- Silent second: The buyer of a property borrows the down payment from the seller through the issuance of a non-disclosed second mortgage. The primary lender believes the borrower has invested his own money in the down payment, when in fact, it is borrowed. The second mortgage may not be recorded to further conceal its status from the primary lender.
- Home equity conversion mortgage (HECM): An HECM is a reverse mortgage loan product insured by the Federal Housing Administration to borrowers who are 62 years or older, own their own property (or have a small mortgage balance), occupy the property as their primary residence, and participate in HECM counseling. It provides homeowners access to equity in their homes, usually in a lump sum payment. Perpetrators taking advantage of the HECM program recruit seniors through local churches, investment seminars, and television, radio, billboard, and mailer advertisements. The scammers then obtain an HECM in the name of the recruited homeowner to convert equity in the homes into cash. The scammers keep the cash and pay a fee to the senior citizen or take the full amount unbeknownst to the senior citizen. No loan payment or repayment is required until the borrower no longer uses the house as a primary residence. In the scheme, the appraisals on the home are vastly inflated and the lender does not detect the fraud until the homeowner dies and the true value of the property is discovered.
- Commercial real estate loans: Owners of the distressed commercial real estate (or those acting on their behalf) obtain financing by manipulating the property’s appraised value. Bogus leases may be created to exaggerate the building’s profitability, thus inflating the value as determined using the ‘income method’ for property valuation. Fraudulent appraisals trick lenders into extending loans to the owner. As cash flows are lower than stated, the borrower struggles to maintain the property and repairs are neglected. By the time the commercial loans are in default, the lender is often left with dilapidated or difficult-to-rent commercial property. Many of the methods of committing mortgage fraud that is found in residential real estate are also present in commercial loan fraud.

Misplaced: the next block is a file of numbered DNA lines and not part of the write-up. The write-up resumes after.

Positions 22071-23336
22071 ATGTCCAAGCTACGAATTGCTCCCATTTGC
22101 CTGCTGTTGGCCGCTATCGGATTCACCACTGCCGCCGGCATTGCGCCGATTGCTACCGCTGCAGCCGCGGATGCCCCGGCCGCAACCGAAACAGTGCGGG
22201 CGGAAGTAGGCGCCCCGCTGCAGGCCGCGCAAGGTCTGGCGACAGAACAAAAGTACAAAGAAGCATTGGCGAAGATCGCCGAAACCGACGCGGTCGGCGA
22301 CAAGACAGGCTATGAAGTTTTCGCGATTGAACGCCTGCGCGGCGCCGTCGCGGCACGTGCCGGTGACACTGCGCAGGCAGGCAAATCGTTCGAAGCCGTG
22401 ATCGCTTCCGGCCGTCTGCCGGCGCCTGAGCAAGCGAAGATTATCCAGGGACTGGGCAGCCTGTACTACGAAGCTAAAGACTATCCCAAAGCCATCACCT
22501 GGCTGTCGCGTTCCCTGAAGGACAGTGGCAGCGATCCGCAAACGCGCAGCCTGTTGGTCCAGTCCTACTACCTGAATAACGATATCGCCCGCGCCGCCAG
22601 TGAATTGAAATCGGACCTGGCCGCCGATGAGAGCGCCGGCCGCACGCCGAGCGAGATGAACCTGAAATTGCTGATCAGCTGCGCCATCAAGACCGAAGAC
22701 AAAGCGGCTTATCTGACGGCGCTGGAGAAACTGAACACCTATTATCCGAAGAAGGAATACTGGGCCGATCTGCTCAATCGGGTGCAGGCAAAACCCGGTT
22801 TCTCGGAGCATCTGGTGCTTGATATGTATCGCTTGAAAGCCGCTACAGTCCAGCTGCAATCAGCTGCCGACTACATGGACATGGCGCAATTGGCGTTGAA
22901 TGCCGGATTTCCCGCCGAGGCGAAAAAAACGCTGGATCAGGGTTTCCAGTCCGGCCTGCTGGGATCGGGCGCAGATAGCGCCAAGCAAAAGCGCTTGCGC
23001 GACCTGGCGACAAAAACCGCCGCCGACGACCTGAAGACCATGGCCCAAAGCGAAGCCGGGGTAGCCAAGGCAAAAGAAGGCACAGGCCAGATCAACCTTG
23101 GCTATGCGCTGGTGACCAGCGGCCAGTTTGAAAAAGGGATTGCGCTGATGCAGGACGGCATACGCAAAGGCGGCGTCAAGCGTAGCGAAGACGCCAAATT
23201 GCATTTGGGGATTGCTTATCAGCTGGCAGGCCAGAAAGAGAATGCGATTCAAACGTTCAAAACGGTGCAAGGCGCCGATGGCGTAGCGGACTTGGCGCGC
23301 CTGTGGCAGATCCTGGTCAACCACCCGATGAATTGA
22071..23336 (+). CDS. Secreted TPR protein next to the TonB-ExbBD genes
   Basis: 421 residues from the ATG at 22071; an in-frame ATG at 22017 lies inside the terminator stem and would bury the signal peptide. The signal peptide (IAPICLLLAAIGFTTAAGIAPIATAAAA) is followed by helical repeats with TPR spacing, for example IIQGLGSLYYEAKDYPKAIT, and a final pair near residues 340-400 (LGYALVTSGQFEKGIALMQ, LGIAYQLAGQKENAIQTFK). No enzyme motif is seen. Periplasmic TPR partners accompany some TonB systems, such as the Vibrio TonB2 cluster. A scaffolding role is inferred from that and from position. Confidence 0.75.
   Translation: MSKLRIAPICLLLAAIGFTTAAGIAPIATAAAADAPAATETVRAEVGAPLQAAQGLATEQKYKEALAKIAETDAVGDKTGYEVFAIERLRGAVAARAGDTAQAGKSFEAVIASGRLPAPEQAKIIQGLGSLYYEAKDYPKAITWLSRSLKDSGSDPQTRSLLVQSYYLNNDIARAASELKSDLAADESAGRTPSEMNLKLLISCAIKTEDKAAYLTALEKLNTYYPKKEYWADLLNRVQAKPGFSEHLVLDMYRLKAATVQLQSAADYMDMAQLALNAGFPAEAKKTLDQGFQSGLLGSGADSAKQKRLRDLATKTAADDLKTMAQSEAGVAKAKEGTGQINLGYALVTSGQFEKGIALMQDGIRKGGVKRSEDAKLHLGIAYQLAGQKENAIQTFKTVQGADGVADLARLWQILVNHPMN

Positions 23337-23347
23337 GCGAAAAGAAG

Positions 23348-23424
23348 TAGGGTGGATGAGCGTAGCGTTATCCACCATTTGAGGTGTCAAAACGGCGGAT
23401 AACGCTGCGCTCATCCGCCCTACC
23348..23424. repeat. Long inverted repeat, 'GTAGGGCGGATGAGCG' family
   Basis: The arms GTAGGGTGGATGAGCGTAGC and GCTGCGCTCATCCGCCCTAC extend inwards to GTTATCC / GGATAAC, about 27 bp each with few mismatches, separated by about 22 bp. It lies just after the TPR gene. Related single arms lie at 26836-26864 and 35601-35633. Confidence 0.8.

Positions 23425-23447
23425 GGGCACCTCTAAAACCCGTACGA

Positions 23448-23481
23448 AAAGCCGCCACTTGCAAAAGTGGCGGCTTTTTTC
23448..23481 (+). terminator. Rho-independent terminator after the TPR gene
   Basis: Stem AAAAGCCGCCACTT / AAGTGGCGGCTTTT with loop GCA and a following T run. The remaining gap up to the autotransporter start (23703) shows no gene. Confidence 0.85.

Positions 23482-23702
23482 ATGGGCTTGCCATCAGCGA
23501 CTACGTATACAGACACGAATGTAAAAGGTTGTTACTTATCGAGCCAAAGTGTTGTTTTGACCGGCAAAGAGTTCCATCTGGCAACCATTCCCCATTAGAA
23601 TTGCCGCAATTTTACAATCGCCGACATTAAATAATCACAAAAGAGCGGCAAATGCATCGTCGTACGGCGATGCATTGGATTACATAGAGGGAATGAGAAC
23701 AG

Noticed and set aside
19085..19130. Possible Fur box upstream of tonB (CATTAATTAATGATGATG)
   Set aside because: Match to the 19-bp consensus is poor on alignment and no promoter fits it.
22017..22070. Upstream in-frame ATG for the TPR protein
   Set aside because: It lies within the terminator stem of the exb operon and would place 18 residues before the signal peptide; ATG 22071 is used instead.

- Air loans: This is a nonexistent property loan where there is usually no collateral. Air loans involve brokers who invent borrowers and properties, establish accounts for payments, and maintain custodial accounts for escrows. They may establish an office with a bank of telephones, each one used as the fake employer, appraiser, credit agency, etc., to fraudulently deceive creditors who attempt to verify information on loan applications.
Tips for Avoiding Mortgage Modification Scams
Homeowners struggling to make their mortgage payments should beware of con artists and scams that promise to save their homes and lower their mortgage debt or payments.
If you are struggling to pay your mortgage and are seeking a mortgage modification, keep the following tips in mind:
- You can apply to the federal Home Affordable Modification Program (HAMP) on your own or with free help from a housing counselor approved by the U.S. Department of Housing and Urban Development (HUD). Applying to the program is always FREE. For more information on how to apply, call the Homeowner’s HOPE™ Hotline at 1-888-995-HOPE (1-888-995-4673) or visit www.MakingHomeAffordable.gov.
- Only your mortgage servicer has the discretion to grant a loan modification. Therefore, no third party can guarantee or pre-approve your HAMP mortgage modification application.
- Beware of anyone seeking to charge you in advance for mortgage modification services – in most cases, charging fees in advance for a mortgage modification is illegal.
- Paying a third party to assist with your HAMP application does not improve your likelihood of receiving a mortgage modification. Accordingly, beware of individuals or companies that ask you for payment and tout success rates or claim to be “experts” in HAMP. If an individual or company claims to be affiliated with HAMP or displays a seal or logo representing the U.S. government in correspondence or on the Web, you should check the connection by calling the Homeowner’s HOPE™ Hotline.
- Beware of individuals or companies that offer money-back guarantees.
- Beware of individuals or companies that advise you as a homeowner to stop making your mortgage payments or to not contact your mortgage servicer.
Next To Read – Loan Fraud Schemes And Prevention
Loan Fraud Schemes And Prevention
Don’t Be A Victim of Loan Fraud – Protect Yourself from Predatory Lenders
Buying or refinancing your home may be one of the most important and complex financial decisions you’ll ever make. Many lenders, appraisers, and real estate professionals stand ready to help you get a nice home and a great loan. However, you need to understand the home buying process to be a smart consumer. Every year, misinformed homebuyers, often first-time purchasers or seniors, become victims of predatory lending or loan fraud.